The Bush administration on Friday unveiled plans for a high-level conference on global warming in September that would bring together the world's biggest polluters to seek agreement on reducing greenhouse gas emissions.
U.S. President George W. Bush issued invitations to 11 other countries plus the European Union and the United Nations to attend the September 27-28 meeting in Washington intended to work towards setting a long-term goal by 2008 to cut emissions.
Bush had proposed the conference, which will be hosted by U.S. Secretary of State Condoleezza Rice, in late May before a summit of the Group of Eight industrial nations in Germany, but had withheld details until now.
In a letter to invitees obtained by Reuters, Bush assured them that the United States is committed to collaborating with other major economies to agree on a global framework for cutting greenhouse gas emissions.
But a senior U.S. official said the administration stood by its opposition to mandatory economy wide caps on emissions.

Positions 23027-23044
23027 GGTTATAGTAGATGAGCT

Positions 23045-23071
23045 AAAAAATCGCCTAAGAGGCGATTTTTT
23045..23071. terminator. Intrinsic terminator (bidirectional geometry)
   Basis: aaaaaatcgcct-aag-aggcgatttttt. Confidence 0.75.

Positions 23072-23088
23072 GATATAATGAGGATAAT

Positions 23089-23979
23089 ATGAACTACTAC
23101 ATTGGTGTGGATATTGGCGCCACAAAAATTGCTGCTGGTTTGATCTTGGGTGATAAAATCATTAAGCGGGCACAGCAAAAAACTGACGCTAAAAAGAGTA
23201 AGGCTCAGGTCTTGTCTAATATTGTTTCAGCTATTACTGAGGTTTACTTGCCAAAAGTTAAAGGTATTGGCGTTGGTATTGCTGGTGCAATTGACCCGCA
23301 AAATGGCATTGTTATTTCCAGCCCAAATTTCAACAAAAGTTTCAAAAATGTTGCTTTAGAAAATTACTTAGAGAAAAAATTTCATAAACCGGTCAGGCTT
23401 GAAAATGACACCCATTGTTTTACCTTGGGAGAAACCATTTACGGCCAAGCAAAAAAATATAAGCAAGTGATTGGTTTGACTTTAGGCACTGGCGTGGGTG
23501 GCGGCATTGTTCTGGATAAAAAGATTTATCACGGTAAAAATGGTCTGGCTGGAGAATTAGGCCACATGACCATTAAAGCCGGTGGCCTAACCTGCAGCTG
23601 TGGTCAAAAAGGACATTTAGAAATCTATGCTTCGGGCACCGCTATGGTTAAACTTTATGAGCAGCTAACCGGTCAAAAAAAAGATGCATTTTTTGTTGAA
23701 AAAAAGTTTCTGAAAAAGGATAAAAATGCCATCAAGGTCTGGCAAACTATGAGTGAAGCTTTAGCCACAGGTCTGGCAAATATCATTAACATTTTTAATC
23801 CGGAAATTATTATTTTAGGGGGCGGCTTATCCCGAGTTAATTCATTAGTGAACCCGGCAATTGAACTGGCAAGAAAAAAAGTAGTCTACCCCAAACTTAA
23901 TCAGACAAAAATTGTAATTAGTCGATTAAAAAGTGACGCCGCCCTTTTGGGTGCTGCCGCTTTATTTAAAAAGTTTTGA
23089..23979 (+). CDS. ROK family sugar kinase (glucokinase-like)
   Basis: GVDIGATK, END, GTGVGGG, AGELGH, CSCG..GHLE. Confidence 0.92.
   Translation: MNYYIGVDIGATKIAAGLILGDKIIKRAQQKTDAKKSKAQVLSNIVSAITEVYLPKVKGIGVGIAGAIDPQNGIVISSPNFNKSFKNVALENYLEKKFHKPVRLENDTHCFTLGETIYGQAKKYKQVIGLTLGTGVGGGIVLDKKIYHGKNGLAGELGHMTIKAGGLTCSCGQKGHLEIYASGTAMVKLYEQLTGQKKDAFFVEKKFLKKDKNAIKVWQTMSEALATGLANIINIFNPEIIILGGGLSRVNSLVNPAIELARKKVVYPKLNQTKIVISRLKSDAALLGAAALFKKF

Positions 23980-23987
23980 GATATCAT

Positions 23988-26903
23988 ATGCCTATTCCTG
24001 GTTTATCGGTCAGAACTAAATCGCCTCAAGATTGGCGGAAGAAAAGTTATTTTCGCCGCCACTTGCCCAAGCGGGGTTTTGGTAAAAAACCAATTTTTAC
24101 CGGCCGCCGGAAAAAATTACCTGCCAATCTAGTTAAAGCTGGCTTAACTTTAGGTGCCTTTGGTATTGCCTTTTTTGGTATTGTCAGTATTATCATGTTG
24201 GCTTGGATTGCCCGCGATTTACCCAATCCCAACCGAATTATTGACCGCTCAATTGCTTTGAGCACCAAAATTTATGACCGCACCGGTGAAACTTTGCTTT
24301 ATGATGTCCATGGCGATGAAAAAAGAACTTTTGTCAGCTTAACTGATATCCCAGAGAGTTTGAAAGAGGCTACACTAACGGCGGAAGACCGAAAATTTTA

Bush agreed with other leaders of the G8 in June to make substantial but unspecified reductions in climate-warming emissions and to negotiate a new global climate pact that would extend and broaden the Kyoto Protocol beyond 2012.
But Bush has refused to sign up to numerical targets before rising powers like China and India make similar pledges. Convincing them to join the U.N. process will be crucial to reversing a rise in global temperatures.
China and India are among the countries invited to the September conference, which will also include Japan, Canada, Brazil, South Korea, Mexico, Russia, Australia, Indonesia and South Africa, the U.S. official said.